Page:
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  1. #21
    Senior Member fin's Avatar
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    Quote Originally Posted by GrizzlyAdams View Post
    I added doors to a JRB 11x10 tarp, you should be able to add
    them to an SWT. I'd advise making a wide enough hem
    on the door material so that you can be sure that when you
    sew it to the hem on the SWT you're sewing through both
    hems, e.g., multiple layers of material on both the hammock
    and the door.

    I've got plans in the works for a sort of removable door for both a hex tarp
    and rectangular tarp. I hope to have that done with some experience
    gained in July.

    I use the same thread for silnylon as for other nylon,
    polyester thread I got from Speer's, a huge (but now
    diminishing) cone of it.

    Grizz
    Grizz, what are you using for attachments on your removable doors? I've been tossing ideas around in my head for something similar for extenders/doors on the Clark Tarp, and trying to keep to the k.i.s.s. protocol. I am trying to avoid zippers or velcro - maybe using hook and bar or ring and bar attachments. They would be infinitely lighter than anything else I can think of, and easier to sew. Any comments? I know you've used the hook and eye approach on your UQ.

  2. #22
    Ramblinrev's Avatar
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    Quote Originally Posted by FishinFinn View Post
    Grizz, what are you using for attachments on your removable doors? I've been tossing ideas around in my head for something similar for extenders/doors on the Clark Tarp, and trying to keep to the k.i.s.s. protocol. I am trying to avoid zippers or velcro - maybe using hook and bar or ring and bar attachments. They would be infinitely lighter than anything else I can think of, and easier to sew. Any comments? I know you've used the hook and eye approach on your UQ.
    For years tarps and such were laced together using grommets and rope. I am not quite sure what that would look like in this application. For esample during the Civil War tents were carried in two parts. They were laced together as the soldiers paired up in camp. Perhaps a look at some historical re-enacting would provide some mind bumps for you.
    I may be slow... But I sure am gimpy.

    "Bless you child, when you set out to thread a needle don't hold the thread still and fetch the needle up to it; hold the needle still and poke the thread at it; that's the way a woman most always does, but a man always does t'other way."
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  3. #23
    Senior Member fin's Avatar
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    Quote Originally Posted by Ramblinrev View Post
    For years tarps and such were laced together using grommets and rope. I am not quite sure what that would look like in this application. For esample during the Civil War tents were carried in two parts. They were laced together as the soldiers paired up in camp. Perhaps a look at some historical re-enacting would provide some mind bumps for you.
    I thought of the grommet/rope lace trick, but dismissed it because I don't want to add holes to my tarps. I figured a simple ring/ bar attachment like this:

    [IMG][/IMG]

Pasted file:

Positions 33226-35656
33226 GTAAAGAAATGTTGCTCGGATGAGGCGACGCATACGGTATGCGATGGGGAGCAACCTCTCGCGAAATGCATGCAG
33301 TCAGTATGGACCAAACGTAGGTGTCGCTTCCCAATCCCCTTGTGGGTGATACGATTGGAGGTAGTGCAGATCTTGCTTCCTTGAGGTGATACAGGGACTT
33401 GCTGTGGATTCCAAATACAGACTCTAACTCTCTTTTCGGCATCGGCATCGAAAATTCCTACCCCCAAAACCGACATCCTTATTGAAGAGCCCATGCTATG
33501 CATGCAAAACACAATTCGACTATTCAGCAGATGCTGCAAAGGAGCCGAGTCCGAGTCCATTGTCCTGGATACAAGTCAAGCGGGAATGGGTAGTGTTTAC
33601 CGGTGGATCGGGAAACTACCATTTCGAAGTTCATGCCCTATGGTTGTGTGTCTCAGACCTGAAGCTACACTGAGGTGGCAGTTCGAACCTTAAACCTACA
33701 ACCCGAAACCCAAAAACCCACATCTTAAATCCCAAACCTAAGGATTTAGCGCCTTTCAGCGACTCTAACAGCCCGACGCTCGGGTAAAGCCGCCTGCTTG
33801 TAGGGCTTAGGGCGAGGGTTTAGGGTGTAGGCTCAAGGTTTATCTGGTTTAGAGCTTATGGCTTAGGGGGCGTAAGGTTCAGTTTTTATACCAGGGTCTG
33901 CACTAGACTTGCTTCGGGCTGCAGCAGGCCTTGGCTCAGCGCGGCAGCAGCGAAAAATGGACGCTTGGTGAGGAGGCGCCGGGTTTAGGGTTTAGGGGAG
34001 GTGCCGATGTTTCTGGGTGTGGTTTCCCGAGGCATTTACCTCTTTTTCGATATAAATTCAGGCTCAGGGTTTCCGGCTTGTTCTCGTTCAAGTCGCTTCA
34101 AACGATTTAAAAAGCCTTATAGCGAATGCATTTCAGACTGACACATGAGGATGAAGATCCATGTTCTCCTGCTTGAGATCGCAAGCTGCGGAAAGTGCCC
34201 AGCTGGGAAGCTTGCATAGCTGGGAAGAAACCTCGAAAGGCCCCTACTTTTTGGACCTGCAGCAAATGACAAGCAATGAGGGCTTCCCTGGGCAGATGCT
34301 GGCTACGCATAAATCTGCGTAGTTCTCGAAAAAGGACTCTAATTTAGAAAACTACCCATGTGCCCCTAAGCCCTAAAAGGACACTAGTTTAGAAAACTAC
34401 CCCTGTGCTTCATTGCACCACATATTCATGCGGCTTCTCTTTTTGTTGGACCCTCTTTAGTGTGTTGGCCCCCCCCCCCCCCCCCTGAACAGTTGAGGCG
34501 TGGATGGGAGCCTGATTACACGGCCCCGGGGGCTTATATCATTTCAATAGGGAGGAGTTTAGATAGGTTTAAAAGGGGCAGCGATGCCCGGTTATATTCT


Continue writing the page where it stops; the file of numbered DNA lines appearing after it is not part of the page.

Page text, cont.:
WHY CAN'T I EVER GET AN INLINE IMAGE!!!
    Last edited by fin; 07-01-2008 at 19:55.

  4. #24
    Ramblinrev's Avatar
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    [QUOTE=FishinFinn;66740]I thought of the grommet/rope lace trick, but dismissed it because I don't want to add holes to my tarps. I figured a simple ring/ bar attachment like this:

    I couldn't quite follow the drawing. The reason I suggested a trip to a re-enactment is because I also was concerned about adding holes. I wondered what they did "back then" to make the joints more water tight. I don't have the answer, but I can't imagine them sleeping in what amounts to a sieve. I so far as your diagram is concerned, my first thought on looking at it would to simplify the attachment with a ring/buttonhole arrangement/ The ring on the main tarp and the button hole on the flap. Then a rope can be run down through the rings to secure the arrangement. It still presents some additional holes and some gaps for water/wind to get thru, but not as much hardware and possibly a tighter fit on the corners.
    I may be slow... But I sure am gimpy.

    "Bless you child, when you set out to thread a needle don't hold the thread still and fetch the needle up to it; hold the needle still and poke the thread at it; that's the way a woman most always does, but a man always does t'other way."
    Mrs. Loftus to Huck Finn

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  5. #25
    Senior Member fin's Avatar
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    Quote Originally Posted by FishinFinn View Post
    I thought of the grommet/rope lace trick, but dismissed it because I don't want to add holes to my tarps. I figured a simple ring/ bar attachment like this:
    Quote Originally Posted by Ramblinrev View Post
    I couldn't quite follow the drawing. The reason I suggested a trip to a re-enactment is because I also was concerned about adding holes. I wondered what they did "back then" to make the joints more water tight. I don't have the answer, but I can't imagine them sleeping in what amounts to a sieve. I so far as your diagram is concerned, my first thought on looking at it would to simplify the attachment with a ring/buttonhole arrangement/ The ring on the main tarp and the button hole on the flap. Then a rope can be run down through the rings to secure the arrangement. It still presents some additional holes and some gaps for water/wind to get thru, but not as much hardware and possibly a tighter fit on the corners.